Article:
The third reason that ethics is fundamental is that climate change presents a severe ethical challenge. It throws down the gauntlet to us as ethical agents, and especially to our moral and political systems. Specifically, climate change is an early instance of a problem that poses a profound ethical test for humanity and its institutions. I call this problem, “the perfect moral storm.” The ongoing political inertia surrounding climate action suggests that so far we are failing that test.
Let us say that a perfect storm is an event constituted by an unusual convergence of independently harmful factors where this convergence is likely to result in substantial, and possibly catastrophic, negative outcomes. The phase “perfect storm” became prominent in popular culture through Sebastian Junger’s book and Wolfgang Peterson’s subsequent movie starring George Clooney.13 Junger’s tale is based on the true story of the Andrea Gail, a fishing vessel caught at sea during a convergence of several independently powerful storms. The sense of the analogy is that climate change is a perfect moral storm because it involves the convergence of a number of factors that threaten our ability to behave ethically.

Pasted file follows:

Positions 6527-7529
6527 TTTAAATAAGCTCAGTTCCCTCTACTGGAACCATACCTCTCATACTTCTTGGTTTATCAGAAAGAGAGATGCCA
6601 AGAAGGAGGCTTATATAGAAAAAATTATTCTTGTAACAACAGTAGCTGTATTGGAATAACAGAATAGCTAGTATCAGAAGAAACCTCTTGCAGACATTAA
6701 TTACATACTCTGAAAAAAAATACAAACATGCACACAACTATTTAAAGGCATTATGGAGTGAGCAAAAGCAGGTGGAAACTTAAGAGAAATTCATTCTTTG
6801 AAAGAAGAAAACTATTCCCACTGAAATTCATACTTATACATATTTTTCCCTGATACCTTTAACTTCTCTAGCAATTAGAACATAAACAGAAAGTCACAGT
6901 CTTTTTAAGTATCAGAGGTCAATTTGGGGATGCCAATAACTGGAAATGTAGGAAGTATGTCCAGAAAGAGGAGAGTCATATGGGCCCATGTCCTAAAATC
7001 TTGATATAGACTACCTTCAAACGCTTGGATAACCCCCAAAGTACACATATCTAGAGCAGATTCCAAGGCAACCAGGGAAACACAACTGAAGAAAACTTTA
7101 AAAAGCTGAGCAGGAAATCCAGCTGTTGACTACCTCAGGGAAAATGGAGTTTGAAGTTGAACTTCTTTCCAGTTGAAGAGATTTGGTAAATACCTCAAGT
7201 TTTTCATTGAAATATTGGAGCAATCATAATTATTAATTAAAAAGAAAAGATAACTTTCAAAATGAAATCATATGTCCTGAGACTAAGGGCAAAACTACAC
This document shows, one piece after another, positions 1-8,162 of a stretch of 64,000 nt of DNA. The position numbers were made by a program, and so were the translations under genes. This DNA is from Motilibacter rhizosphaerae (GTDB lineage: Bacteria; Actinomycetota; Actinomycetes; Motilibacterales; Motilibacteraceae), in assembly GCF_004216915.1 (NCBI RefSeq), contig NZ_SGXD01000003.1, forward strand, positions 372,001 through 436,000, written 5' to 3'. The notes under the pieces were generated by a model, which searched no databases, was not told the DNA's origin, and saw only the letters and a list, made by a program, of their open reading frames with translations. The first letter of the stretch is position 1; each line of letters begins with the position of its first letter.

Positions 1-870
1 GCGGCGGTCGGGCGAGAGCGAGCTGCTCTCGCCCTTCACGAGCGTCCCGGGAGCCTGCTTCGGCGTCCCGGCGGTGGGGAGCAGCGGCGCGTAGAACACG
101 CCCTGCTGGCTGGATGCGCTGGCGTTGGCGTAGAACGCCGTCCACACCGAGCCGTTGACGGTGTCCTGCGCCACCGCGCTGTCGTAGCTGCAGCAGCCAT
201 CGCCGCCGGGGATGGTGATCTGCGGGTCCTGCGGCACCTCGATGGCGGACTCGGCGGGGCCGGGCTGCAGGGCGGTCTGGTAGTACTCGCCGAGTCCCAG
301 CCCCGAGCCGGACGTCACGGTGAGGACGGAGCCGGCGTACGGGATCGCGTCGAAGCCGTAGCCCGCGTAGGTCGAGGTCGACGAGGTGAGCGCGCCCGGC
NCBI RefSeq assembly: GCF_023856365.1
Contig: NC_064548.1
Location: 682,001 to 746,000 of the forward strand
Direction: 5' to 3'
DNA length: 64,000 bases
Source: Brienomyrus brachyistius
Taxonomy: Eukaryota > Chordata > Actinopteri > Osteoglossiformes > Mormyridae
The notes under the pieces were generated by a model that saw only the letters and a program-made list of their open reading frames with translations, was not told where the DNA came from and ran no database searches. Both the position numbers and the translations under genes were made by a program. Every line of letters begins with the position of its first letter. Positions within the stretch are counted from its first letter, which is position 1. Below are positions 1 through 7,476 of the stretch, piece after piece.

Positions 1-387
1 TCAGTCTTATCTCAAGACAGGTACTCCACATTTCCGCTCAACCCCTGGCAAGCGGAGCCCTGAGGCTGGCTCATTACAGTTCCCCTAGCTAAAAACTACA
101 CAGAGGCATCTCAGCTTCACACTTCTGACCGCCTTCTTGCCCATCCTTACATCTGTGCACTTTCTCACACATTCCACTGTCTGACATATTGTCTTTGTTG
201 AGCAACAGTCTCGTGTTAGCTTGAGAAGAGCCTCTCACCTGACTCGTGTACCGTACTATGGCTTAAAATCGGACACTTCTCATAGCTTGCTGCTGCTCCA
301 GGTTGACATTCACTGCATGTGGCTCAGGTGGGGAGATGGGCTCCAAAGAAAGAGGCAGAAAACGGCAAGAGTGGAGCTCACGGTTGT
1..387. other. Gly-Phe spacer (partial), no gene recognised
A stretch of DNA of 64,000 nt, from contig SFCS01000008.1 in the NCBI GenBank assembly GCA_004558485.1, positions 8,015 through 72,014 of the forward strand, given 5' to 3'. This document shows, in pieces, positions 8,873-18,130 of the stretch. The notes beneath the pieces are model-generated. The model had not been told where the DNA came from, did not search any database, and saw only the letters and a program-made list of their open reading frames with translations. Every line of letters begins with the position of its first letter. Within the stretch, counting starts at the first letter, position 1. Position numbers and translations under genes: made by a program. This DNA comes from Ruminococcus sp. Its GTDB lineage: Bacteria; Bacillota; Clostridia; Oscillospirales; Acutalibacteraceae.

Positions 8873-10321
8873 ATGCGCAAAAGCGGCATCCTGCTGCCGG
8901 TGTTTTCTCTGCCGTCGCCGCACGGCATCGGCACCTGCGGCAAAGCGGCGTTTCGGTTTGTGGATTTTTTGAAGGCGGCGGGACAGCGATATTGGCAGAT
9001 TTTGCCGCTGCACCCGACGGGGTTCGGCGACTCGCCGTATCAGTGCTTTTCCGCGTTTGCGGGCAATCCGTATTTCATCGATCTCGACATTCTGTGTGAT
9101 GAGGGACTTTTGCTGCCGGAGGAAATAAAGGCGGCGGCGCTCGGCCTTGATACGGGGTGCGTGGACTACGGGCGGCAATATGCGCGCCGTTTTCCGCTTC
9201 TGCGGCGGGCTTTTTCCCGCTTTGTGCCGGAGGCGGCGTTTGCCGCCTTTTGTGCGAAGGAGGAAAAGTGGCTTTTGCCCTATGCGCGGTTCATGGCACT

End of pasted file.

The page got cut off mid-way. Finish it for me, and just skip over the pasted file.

As climate change is a complex phenomenon, I cannot hope to identify all of the ways in which its features create challenges for ethical behavior. Instead, I will highlight four especially salient threats—analogous to the storms that hit the Andrea Gail—that converge in the climate case. These “storms” arise in the global, intergenerational, ecological, and theoretical dimensions. Each is serious in its own right. However, their interaction also helps to exacerbate a lurking problem of moral corruption that may be of greater practical importance than any one storm considered in isolation.